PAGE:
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Title: Radial velocity variations of photometrically quiet, chromospherically inactive Kepler stars: A link between RV jitter and photometric flicker

We compare stellar photometric variability, as measured from Kepler light curves by Basri et al., with measurements of radial velocity (RV) rms variations of all California Planet Search overlap stars. We newly derive rotation periods from the Kepler light curves for all of the stars in our study sample. The RV variations reported herein range from less than 4 to 135 m s{sup –1}, yet the stars all have amplitudes of photometric variability less than 3 mmag, reflecting the preference of the RV program for chromospherically 'quiet' stars. Despite the small size of our sample, we find with high statistical significance that the RV rms manifests strongly in the Fourier power spectrum of the light curve: stars that are noisier in RV have a greater number of frequency components in the light curve. We also find that spot models of the observed light curves systematically underpredict the observed RV variations by factors of ∼2-1000, likely because the low-level photometric variations in our sample are driven by processes not included in simple spot models. The stars best fit by these models tend to have simpler light curves, dominated by a single relatively high-amplitude component of variability. Finally, we demonstrate that themore » RV rms behavior of our sample can be explained in the context of the photometric variability evolutionary diagram introduced by Bastien et al. We use this diagram to derive the surface gravities of the stars in our sample, revealing many of them to have moved off the main sequence. More generally, we find that the stars with the largest RV rms are those that have evolved onto the 'flicker floor' sequence in that diagram, characterized by relatively low amplitude but highly complex photometric variations which grow as the stars evolve to become subgiants.« less
Authors:
; ;  [1] ;  [2] ;  [3] ;  [4] ;  [5] ;  [6] ;  [7]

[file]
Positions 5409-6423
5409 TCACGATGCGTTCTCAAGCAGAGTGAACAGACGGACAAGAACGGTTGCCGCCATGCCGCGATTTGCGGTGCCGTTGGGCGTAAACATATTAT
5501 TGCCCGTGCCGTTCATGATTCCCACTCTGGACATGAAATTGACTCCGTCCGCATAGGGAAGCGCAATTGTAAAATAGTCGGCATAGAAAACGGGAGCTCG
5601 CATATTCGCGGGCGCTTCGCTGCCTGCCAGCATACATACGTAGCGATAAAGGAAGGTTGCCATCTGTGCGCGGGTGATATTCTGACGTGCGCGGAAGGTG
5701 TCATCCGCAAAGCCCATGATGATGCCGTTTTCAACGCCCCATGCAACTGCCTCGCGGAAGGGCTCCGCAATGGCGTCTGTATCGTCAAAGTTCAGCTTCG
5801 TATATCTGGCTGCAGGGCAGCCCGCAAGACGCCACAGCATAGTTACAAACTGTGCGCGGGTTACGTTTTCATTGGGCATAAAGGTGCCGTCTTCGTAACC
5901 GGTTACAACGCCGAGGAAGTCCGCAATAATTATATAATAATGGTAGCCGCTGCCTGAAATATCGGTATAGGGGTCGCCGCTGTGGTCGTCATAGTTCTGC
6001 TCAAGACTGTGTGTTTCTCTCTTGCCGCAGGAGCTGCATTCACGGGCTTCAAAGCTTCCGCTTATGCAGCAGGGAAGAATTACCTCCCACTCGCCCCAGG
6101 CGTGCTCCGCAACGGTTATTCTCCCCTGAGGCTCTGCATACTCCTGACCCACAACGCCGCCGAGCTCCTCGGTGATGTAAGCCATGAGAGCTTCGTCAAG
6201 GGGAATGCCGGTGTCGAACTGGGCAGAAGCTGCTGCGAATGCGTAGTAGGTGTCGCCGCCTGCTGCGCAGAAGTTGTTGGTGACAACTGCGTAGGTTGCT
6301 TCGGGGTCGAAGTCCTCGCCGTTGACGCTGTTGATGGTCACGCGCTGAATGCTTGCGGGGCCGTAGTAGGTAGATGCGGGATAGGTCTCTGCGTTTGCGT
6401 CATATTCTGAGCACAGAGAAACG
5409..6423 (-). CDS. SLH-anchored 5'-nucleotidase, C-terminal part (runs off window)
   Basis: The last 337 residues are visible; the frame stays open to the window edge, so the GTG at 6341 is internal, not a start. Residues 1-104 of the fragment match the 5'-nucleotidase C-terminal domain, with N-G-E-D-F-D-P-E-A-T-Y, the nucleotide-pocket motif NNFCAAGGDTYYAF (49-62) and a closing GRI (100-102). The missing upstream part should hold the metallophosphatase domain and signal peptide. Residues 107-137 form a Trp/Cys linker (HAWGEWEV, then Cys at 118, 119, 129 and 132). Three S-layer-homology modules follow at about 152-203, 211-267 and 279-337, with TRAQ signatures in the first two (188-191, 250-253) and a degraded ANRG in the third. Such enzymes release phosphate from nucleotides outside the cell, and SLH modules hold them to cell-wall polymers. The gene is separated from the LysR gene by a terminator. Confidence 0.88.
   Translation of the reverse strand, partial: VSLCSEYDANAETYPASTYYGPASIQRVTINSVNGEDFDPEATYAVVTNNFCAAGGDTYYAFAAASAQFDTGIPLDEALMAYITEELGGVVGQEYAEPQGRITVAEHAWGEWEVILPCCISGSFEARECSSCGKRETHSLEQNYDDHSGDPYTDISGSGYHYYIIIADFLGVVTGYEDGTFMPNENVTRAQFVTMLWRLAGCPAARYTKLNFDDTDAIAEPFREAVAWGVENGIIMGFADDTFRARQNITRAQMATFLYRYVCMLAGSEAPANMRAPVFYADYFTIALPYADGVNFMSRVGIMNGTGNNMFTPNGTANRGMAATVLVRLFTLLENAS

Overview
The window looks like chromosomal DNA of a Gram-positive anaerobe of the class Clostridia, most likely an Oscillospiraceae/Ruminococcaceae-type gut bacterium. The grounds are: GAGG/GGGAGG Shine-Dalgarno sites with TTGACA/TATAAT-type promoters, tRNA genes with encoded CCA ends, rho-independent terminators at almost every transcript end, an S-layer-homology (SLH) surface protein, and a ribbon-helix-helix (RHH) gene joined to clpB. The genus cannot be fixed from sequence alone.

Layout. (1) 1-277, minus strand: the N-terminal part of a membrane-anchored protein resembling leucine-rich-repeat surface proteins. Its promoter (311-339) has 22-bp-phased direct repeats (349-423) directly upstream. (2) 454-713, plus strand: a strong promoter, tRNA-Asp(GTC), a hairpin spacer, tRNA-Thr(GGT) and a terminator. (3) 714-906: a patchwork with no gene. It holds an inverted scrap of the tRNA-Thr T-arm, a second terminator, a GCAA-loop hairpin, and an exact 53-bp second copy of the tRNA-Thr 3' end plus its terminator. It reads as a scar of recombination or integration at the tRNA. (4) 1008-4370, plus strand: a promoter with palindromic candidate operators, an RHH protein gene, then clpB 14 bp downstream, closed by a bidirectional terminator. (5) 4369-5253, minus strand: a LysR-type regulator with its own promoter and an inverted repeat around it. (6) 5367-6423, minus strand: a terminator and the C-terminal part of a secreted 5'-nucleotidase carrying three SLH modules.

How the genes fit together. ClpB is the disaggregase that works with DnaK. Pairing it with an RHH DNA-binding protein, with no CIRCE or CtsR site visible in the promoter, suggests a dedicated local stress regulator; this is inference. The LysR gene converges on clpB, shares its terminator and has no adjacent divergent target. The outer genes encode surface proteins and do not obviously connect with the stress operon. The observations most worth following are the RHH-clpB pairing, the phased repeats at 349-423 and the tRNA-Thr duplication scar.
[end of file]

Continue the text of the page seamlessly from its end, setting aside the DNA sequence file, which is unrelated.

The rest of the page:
1. Physics and Astronomy Department, Vanderbilt University, 1807 Station B, Nashville, TN 37235 (United States)
  2. Center for Exoplanets and Habitable Worlds, 525 Davey Laboratory, The Pennsylvania State University, University Park, PA 16803 (United States)
  3. Sub-department of Astrophysics, Department of Physics, University of Oxford, Oxford OX1 3RH (United Kingdom)
  4. Astronomy Department, University of California, Berkeley, CA 94720 (United States)
  5. Department of Astrophysics, California Institute of Technology, MC 249-17, Pasadena, CA 91125 (United States)
  6. Institute for Astronomy, University of Hawaii, 2680 Woodlawn Drive, Honolulu, HI 96822 (United States)
  7. Department of Astrophysical Sciences, Princeton University, 4 Ivy Lane, Princeton, NJ 08544 (United States)
Publication Date:
OSTI Identifier:
22340023
Resource Type:
Journal Article
Resource Relation:
Journal Name: Astronomical Journal (New York, N.Y. Online); Journal Volume: 147; Journal Issue: 2; Other Information: Country of input: International Atomic Energy Agency (IAEA)
Country of Publication:
United States
Language:
English
Subject:
79 ASTROPHYSICS, COSMOLOGY AND ASTRONOMY; AMPLITUDES; COMPARATIVE EVALUATIONS; DIAGRAMS; GRAVITATION; PLANETS; RADIAL VELOCITY; ROTATION; SPECTRA; STARS; SURFACES; VARIATIONS; VISIBLE RADIATION